* Riksbank announces start date for corporate bond-buying
* Will buy 10 bln SEK between Sept. 2020 and June 2021
* Will buy assets rated Baa3/BBB- or higher (Adds background, further c.bank comment)
STOCKHOLM, Sept 1 (Reuters) - Sweden’s central bank will buy corporate bonds for the first time later this month as part of its quantitative easing programme aimed at holding market rates down because of the COVID-19 pandemic, it said on Tuesday.
The central bank has poured money into the financial system in the hope of keeping credit markets functioning and reducing the impact of the pandemic on the economy.
At its meeting in early July, the Riksbank said it would expand its asset purchase programme, which already covered government debt, local authority bonds, mortgage-backed debt and commercial paper, to include corporate debt for the first time.
“The purchases will be made on the secondary market from the Riksbank’s monetary policy counterparties and will cover non-subordinated corporate bonds issued by companies with credit ratings equivalent to Baa3/BBB- or higher with a remaining maturity of up to five years,” the central bank said in a statement.
The central bank plans to buy 10 billion Swedish crowns ($1.16 billion) of corporate debt between Sept. 1, 2020 and June 30, 2021. The first purchase will be in the week beginning Sept. 14.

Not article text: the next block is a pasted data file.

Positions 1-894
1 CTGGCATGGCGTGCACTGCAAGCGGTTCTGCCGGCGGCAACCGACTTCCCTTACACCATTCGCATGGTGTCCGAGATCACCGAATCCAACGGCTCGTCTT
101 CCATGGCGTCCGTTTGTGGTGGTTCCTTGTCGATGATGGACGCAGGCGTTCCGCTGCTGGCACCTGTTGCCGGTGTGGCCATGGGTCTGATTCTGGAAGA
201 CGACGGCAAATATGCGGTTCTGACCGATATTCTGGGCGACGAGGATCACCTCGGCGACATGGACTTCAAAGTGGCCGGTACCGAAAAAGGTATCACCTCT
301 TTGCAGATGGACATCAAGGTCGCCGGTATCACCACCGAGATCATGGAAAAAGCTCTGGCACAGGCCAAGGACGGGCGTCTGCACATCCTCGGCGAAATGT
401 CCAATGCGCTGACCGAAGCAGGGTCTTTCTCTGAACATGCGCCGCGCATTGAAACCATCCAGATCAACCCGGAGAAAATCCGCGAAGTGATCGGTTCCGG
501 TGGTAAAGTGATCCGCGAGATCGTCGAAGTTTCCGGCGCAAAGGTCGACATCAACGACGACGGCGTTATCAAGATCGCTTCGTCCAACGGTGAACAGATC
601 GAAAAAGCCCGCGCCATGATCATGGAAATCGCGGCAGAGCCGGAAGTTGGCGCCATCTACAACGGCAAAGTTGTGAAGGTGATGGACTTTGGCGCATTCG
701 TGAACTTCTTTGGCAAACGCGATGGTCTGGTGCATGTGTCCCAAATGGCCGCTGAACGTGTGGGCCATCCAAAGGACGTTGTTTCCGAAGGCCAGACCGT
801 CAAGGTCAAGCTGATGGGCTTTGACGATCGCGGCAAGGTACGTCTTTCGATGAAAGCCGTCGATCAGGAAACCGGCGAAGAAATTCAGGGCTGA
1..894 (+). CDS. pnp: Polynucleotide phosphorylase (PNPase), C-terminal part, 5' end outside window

The Riksbank’s programme of loans and asset purchases has calmed markets since March, when interest rates spiked.
But the central bank said that the situation remained fragile.
“If the turbulence were to recur, there is a risk that the credit supply in the Swedish economy would deteriorate rapidly, which could lead to prolonged negative consequences for output and employment, resulting in falling inflation,” it said.
The central bank said it was developing ways to include a sustainability assessment in its asset purchase programme, which could affect which bonds it buys.
“The Riksbank also intends, as data become available, to measure and report on greenhouse gas emissions in the portfolio of corporate bonds being built up,” it said. ($1 = 8.6132 Swedish crowns) (Reporting by Simon Johnson; editing by Niklas Pollard and Barbara Lewis)
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